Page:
Posted by: Sarah | September 14, 2009

Twilight Sucks

If you’re a fan of Twilight in any capacity, stop reading NOW.

You’ve been warned.

Stop reading.

OK, last chance…..

I have never watched nor read anything that would have every single Suffragist and Women’s Rights Activist spinning in her grave as much as this book/movie. But, the ideological issues are not the biggest problem I have with this novel & movie. There are plenty of reasons to hate it on technical merits.

1) The Lack of Plot: Yes, the romance can be the plot in and of itself; but only if there are OBSTACLES to said romance. Even Romeo and Juliet had to deal with their parents. There was a bad-guy vampire. I do not know why he wasn’t used more, other than Meyers’ lack of experience or squeamishness. Using him wouldn’t have taken away from the romance; it would have added to it and perhaps shown why Edward was worth Bella’s longing and pain. If I’d written it, James would have been stalking Bella from the first. Maybe because she smelled good to him, too. Maybe because he really wanted to piss off the Cullens. Maybe because he’s just an asshole. The reasons are myriad. Edward would have been a bit too late occasionally to rescue our useless heroine, making her use her brain, perhaps? Maybe Jacob could have done something like grown a backbone a bit earlier and also rescued her at least once. Because stopping a sliding car one-handed while cool, is really rather tame by today’s vampire stories standards. Either way, the villain would have been a part of the story from the beginning, not put in as an afterthought because Meyer’s couldn’t figure out how to end the story without some sort of fight scene. Which Edward nearly lost.

2) The Weak Characterization of Bella: In the novel, this girl is a Mary Sue. And arrogant about it. She mothers her mother, she mothers and bosses around her father, who seems slavishly content to let her because omgmydaughtercamebacktome! Instead of, you know, parenting. I dunno if any of you know any cops in person, but being bullied by their kids doesn’t happen all that often. She bullies and bosses around her friends.  But, this seemingly strong-willed girl turns into a hormonal mush at the very sight of a boy who, for all intents and purposes HATES her. He sneers at her, he avoids her, he looks at her like he’s going to throw up. So why didn’t she just tell him to take a flying leap when he starts being nice to her. She’s got half the school boys throwing themselves at her, but she’s not interested. She’d rather have the overly pale guy who hates her take her to the prom than one of the many cute boys any other girl would be glad of. Instead she plays match maker to get them off her back so she can moon over The Boy Who Hates Her. Instead, of you know, telling him off. Elizabeth Bennett didn’t tolerate such nonsense from Mr. Darcy without telling him what she thought of him. Why couldn’t Bella tell Edward to stop being a dick? Or JUST STOP TALKING TO HIM, period until he had to rescue her from the big bad vampire stalker James? (And yes, feminism aside, most romances require the hero to rescue the heroine at least once.)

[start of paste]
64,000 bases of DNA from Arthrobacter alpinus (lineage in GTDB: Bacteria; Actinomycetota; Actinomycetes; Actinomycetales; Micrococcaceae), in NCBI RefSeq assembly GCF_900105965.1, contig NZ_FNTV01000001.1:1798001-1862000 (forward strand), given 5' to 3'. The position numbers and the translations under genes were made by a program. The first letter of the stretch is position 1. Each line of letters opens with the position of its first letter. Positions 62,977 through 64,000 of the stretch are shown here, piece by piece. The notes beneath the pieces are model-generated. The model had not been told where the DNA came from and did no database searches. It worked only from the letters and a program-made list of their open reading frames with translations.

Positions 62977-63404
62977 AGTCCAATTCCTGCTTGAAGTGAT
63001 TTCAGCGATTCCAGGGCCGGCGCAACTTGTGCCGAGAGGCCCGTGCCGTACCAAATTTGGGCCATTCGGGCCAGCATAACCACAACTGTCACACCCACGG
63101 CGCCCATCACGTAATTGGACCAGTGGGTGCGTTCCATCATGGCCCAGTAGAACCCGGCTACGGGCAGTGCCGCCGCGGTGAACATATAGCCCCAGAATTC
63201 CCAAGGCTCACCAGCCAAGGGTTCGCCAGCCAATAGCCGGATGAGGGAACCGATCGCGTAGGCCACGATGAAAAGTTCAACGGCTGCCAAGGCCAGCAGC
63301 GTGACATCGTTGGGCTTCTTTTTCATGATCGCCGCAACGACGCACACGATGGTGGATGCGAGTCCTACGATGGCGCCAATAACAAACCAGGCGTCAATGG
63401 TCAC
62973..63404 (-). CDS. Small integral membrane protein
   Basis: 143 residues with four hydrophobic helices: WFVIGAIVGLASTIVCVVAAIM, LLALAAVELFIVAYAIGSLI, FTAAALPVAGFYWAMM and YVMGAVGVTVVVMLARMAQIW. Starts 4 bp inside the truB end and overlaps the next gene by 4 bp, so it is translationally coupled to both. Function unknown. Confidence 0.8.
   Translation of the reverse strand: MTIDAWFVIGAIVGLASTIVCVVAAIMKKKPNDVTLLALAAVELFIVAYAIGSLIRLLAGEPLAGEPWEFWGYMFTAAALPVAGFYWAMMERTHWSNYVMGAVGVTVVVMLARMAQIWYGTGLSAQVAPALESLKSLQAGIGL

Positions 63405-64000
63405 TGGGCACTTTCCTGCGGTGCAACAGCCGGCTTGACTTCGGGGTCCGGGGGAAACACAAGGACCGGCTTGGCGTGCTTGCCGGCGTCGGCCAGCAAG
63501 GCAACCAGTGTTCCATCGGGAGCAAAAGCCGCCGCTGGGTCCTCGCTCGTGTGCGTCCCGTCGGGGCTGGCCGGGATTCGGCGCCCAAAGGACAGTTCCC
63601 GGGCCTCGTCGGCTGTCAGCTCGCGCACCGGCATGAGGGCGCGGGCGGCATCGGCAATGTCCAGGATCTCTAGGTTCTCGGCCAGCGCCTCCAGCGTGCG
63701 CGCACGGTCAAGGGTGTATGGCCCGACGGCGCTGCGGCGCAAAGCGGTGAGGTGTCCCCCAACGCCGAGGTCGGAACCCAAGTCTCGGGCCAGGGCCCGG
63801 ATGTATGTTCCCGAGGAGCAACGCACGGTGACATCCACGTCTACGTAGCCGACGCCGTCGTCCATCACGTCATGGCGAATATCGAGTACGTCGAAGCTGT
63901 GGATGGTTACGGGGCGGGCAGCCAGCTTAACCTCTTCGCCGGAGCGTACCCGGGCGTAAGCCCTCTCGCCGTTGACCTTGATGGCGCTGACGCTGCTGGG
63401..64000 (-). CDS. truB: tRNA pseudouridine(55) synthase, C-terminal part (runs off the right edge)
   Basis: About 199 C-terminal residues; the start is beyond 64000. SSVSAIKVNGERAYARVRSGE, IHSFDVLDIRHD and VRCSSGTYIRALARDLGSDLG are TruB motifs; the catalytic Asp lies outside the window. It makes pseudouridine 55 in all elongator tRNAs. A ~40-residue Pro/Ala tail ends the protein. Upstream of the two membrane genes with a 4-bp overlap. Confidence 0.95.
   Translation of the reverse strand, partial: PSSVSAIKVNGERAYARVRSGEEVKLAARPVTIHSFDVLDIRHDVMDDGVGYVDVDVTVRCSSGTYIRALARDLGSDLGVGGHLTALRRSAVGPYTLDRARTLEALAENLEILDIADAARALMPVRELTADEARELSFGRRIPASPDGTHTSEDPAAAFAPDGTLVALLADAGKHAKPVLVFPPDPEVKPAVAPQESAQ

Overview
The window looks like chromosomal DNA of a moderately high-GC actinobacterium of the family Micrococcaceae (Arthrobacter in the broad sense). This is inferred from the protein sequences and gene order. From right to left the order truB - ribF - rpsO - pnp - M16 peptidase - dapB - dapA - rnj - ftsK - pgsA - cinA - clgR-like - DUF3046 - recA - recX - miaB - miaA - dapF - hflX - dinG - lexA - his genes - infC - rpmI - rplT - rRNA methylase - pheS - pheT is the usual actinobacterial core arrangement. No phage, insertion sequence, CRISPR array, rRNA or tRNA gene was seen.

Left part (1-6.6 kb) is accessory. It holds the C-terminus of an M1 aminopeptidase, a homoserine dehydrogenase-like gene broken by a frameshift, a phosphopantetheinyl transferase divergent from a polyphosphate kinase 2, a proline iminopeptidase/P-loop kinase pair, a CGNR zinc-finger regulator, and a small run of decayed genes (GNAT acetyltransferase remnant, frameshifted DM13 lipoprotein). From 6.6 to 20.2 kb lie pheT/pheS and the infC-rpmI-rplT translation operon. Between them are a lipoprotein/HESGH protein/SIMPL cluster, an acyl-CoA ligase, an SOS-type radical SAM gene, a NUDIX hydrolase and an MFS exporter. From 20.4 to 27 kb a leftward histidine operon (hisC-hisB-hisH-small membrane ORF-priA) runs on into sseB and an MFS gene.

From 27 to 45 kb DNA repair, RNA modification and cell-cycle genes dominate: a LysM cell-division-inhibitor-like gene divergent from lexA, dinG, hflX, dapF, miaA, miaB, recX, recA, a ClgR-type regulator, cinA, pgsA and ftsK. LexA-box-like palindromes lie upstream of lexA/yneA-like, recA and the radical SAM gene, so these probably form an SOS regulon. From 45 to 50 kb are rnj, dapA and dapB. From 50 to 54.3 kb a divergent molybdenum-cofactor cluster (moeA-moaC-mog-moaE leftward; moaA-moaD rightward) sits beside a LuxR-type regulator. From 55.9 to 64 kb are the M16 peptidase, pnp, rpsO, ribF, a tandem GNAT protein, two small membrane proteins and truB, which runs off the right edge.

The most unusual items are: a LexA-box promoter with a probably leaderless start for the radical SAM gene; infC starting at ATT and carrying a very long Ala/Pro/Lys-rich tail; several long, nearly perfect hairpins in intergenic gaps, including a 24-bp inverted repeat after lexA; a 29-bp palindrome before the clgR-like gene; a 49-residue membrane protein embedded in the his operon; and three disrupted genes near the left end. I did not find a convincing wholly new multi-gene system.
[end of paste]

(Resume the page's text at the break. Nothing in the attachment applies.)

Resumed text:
3) The Weak Characterization of Edward: First off, why sentence the poor boy to be perpetually 17? Couldn’t he be 21? Second, why have the younger vampires reenroll in high school umpteen million times? Why not let them be “homeschooled?” It’s not like they did a lot of socialization while attending high school. And now, the actual character flaws. Why would someone as old as Edward be interested in Bella? At least Spike and Angel lusted after Buffy because she was The Slayer, not because she smelled nice and was 16. I’m the last one to object to age differences, sometimes you just click. But usually, there’s something unusual about the parties in question, like the aforementioned Slayer. There was nothing special about either Bella or Edward. There weren’t even any important events surrounding their meeting, like the signing of the treaty with the werewolves, or the arrival of the Cullens. Actually, I can’t really complain about Edward’s characterization because we’re not given any. He’s defined entirely through a 16 year old’s eyes. And frankly, 16 year olds are rather shallow. He’s pretty, he’s cold, he’s rescued her, he’s mysterious. He calls her spider-monkey (seriously, wtf?), he glowers lovingly out from under his brows…. Oh, and he glitters in sunlight and likes music. Oh, and as he keeps telling Bella, while still stalking her, “Stay away from me, I’m dangerous.” Just ONCE, I wanted her to tell him, “Hey, dumbass, who just walked up to whom, here? Why don’t you leave ME alone, since you’re so dangerous?”

The cultural implications of Twilight should be fairly minor, I hope. I doubt there are bevies of teenaged girls who now think stalking or being stalked is cool in real life. However, I do worry that this novel, along with the Disney Princesses crap, our daughters are going to grow up believing that Prince Charming really will rescue them from their dreary, rainy existence.

Because frankly, girls, ain’t no one gonna rescue you from a car sliding out of control across an icy parking lot, try moving the fuck out of the way.

After all, when Anakin and Padme Skywalker make more sense than your romance, you’ve got some problems.


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